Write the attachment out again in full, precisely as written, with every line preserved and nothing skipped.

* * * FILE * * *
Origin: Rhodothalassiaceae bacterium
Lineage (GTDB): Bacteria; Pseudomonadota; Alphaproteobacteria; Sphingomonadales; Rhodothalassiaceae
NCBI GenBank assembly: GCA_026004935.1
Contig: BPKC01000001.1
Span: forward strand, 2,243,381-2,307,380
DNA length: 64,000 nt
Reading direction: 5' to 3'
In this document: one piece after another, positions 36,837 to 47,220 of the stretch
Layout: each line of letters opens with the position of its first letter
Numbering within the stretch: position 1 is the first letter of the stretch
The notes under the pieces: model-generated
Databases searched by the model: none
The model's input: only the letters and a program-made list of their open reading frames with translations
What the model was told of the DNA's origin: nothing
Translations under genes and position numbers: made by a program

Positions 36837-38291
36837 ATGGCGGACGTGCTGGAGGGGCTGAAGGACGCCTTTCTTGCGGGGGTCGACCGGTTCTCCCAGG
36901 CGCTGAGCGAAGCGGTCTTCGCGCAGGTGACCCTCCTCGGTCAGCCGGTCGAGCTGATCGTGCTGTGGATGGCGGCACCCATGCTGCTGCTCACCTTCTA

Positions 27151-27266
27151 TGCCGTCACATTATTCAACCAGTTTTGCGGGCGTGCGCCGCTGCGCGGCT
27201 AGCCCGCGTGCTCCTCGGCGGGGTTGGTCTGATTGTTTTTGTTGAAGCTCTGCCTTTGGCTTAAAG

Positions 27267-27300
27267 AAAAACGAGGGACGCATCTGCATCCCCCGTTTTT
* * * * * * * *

Origin: Rhodothalassiaceae bacterium
Lineage (GTDB): Bacteria; Pseudomonadota; Alphaproteobacteria; Sphingomonadales; Rhodothalassiaceae
NCBI GenBank assembly: GCA_026004935.1
Contig: BPKC01000001.1
Span: forward strand, 2,243,381-2,307,380
DNA length: 64,000 nt
Reading direction: 5' to 3'
In this document: one piece after another, positions 36,837 to 47,220 of the stretch
Layout: each line of letters opens with the position of its first letter
Numbering within the stretch: position 1 is the first letter of the stretch
The notes under the pieces: model-generated
Databases searched by the model: none
The model's input: only the letters and a program-made list of their open reading frames with translations
What the model was told of the DNA's origin: nothing
Translations under genes and position numbers: made by a program

Positions 36837-38291
36837 ATGGCGGACGTGCTGGAGGGGCTGAAGGACGCCTTTCTTGCGGGGGTCGACCGGTTCTCCCAGG
36901 CGCTGAGCGAAGCGGTCTTCGCGCAGGTGACCCTCCTCGGTCAGCCGGTCGAGCTGATCGTGCTGTGGATGGCGGCACCCATGCTGCTGCTCACCTTCTA

Positions 27151-27266
27151 TGCCGTCACATTATTCAACCAGTTTTGCGGGCGTGCGCCGCTGCGCGGCT
27201 AGCCCGCGTGCTCCTCGGCGGGGTTGGTCTGATTGTTTTTGTTGAAGCTCTGCCTTTGGCTTAAAG

Positions 27267-27300
27267 AAAAACGAGGGACGCATCTGCATCCCCCGTTTTT